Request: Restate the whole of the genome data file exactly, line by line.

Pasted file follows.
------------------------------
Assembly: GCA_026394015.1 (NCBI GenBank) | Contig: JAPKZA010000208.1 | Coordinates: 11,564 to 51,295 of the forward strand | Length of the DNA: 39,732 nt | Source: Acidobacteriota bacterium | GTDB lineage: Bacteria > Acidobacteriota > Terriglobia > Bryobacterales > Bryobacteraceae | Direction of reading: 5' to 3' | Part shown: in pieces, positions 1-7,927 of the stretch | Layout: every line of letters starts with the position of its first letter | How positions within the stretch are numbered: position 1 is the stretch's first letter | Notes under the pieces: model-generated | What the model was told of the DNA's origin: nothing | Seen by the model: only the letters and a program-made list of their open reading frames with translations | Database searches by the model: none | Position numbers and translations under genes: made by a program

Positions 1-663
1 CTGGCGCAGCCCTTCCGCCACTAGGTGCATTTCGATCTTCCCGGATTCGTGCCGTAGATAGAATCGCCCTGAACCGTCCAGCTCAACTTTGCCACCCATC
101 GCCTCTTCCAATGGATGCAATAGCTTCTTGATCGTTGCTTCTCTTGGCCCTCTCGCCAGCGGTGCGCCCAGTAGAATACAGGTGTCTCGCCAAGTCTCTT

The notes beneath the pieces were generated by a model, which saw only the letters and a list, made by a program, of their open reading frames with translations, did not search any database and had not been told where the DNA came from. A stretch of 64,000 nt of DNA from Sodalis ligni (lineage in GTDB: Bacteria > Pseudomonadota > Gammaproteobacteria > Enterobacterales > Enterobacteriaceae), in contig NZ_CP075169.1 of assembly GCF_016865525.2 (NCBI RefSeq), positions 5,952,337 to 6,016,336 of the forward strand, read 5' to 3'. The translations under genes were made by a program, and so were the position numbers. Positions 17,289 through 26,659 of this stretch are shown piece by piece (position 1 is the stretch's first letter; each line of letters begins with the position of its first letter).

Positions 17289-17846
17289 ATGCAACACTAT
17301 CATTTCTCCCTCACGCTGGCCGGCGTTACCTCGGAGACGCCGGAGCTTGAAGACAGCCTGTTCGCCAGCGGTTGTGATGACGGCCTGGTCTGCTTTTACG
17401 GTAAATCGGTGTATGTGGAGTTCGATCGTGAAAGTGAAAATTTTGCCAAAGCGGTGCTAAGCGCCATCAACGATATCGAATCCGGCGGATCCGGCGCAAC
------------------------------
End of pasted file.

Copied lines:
Assembly: GCA_026394015.1 (NCBI GenBank) | Contig: JAPKZA010000208.1 | Coordinates: 11,564 to 51,295 of the forward strand | Length of the DNA: 39,732 nt | Source: Acidobacteriota bacterium | GTDB lineage: Bacteria > Acidobacteriota > Terriglobia > Bryobacterales > Bryobacteraceae | Direction of reading: 5' to 3' | Part shown: in pieces, positions 1-7,927 of the stretch | Layout: every line of letters starts with the position of its first letter | How positions within the stretch are numbered: position 1 is the stretch's first letter | Notes under the pieces: model-generated | What the model was told of the DNA's origin: nothing | Seen by the model: only the letters and a program-made list of their open reading frames with translations | Database searches by the model: none | Position numbers and translations under genes: made by a program

Positions 1-663
1 CTGGCGCAGCCCTTCCGCCACTAGGTGCATTTCGATCTTCCCGGATTCGTGCCGTAGATAGAATCGCCCTGAACCGTCCAGCTCAACTTTGCCACCCATC
101 GCCTCTTCCAATGGATGCAATAGCTTCTTGATCGTTGCTTCTCTTGGCCCTCTCGCCAGCGGTGCGCCCAGTAGAATACAGGTGTCTCGCCAAGTCTCTT

The notes beneath the pieces were generated by a model, which saw only the letters and a list, made by a program, of their open reading frames with translations, did not search any database and had not been told where the DNA came from. A stretch of 64,000 nt of DNA from Sodalis ligni (lineage in GTDB: Bacteria > Pseudomonadota > Gammaproteobacteria > Enterobacterales > Enterobacteriaceae), in contig NZ_CP075169.1 of assembly GCF_016865525.2 (NCBI RefSeq), positions 5,952,337 to 6,016,336 of the forward strand, read 5' to 3'. The translations under genes were made by a program, and so were the position numbers. Positions 17,289 through 26,659 of this stretch are shown piece by piece (position 1 is the stretch's first letter; each line of letters begins with the position of its first letter).

Positions 17289-17846
17289 ATGCAACACTAT
17301 CATTTCTCCCTCACGCTGGCCGGCGTTACCTCGGAGACGCCGGAGCTTGAAGACAGCCTGTTCGCCAGCGGTTGTGATGACGGCCTGGTCTGCTTTTACG
17401 GTAAATCGGTGTATGTGGAGTTCGATCGTGAAAGTGAAAATTTTGCCAAAGCGGTGCTAAGCGCCATCAACGATATCGAATCCGGCGGATCCGGCGCAAC